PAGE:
Sedimentological and petrological analysis of a section of the Thumb Mountain formation carbonates, Cornwallis Island, Nunavut, Canada
University of New Brunswick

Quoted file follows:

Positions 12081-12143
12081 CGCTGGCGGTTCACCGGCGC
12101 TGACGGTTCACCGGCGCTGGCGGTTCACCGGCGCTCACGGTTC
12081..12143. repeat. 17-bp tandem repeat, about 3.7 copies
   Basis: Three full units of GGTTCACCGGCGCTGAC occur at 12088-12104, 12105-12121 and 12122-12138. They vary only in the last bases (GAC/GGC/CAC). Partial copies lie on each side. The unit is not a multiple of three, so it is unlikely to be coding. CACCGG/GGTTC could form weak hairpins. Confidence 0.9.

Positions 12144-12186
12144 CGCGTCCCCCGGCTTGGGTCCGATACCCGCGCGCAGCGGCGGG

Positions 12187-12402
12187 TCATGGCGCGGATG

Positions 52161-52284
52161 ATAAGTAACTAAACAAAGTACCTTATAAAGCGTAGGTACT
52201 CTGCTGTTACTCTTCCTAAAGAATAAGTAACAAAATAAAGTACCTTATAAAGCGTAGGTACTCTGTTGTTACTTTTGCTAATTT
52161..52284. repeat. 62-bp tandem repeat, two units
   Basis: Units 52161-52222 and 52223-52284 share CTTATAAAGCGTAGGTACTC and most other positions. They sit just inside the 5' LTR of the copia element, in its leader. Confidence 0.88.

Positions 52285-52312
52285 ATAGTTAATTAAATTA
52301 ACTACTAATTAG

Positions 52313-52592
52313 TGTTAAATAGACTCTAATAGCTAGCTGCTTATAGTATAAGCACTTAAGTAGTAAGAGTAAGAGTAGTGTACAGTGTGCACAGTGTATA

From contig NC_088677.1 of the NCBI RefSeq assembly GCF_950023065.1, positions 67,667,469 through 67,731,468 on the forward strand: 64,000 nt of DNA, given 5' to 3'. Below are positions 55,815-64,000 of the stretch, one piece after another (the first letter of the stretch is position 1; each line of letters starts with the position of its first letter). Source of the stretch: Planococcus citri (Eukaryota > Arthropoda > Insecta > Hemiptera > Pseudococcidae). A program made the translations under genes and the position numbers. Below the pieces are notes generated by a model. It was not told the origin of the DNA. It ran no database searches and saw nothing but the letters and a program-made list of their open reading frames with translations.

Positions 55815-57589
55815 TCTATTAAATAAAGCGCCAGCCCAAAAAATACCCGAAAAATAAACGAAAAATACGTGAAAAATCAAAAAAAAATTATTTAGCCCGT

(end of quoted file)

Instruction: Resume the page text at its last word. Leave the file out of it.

The study section of Thumb Formation carbonates (Mid-Upper Ordovician) exposed on Cornwallis Island Nunavut, Canadian Arctic Archipelago is characterized by medium- to thickly- bedded units consisting of lime mudstone intercalated with wackestone. The sedimentology and petrology of a fifteen metre section was examined using field data, thin sections, polished sections and hand samples. Allochems include an abundance of disarticulated and minimally fragmented ostracods together with rarer brachiopods, corals, gastropods, bryozoans, algae, trilobites, and crinoids. The study section displays cyclic shallowing upwards sequences, interrupted by periods of nondeposition in the form of hardgrounds. Fenestral pores occur in the top intervals of the cyclic sequence. Examination of the carbonate matrix, cements and diagenetic properties indicate a movement from a marine to freshwater phreatic environment before deep burial. Ichnological data and microfacies determination agree with this proposal. The section is interpreted as a shallow water marine succession of diagenetically altered rocks deposited in a protected tidal to intertidal environment during a phase of periodic platform flooding and marine transgression. The presence of both open and restricted platform facies in the study area further constrains the extent of the shallow-water depositional environment that persisted on the Arctic carbonate platform during the Mid - Late Ordovician, allowing more precise articulation of the palaeogeography, tectonic and paragenetic history of the area.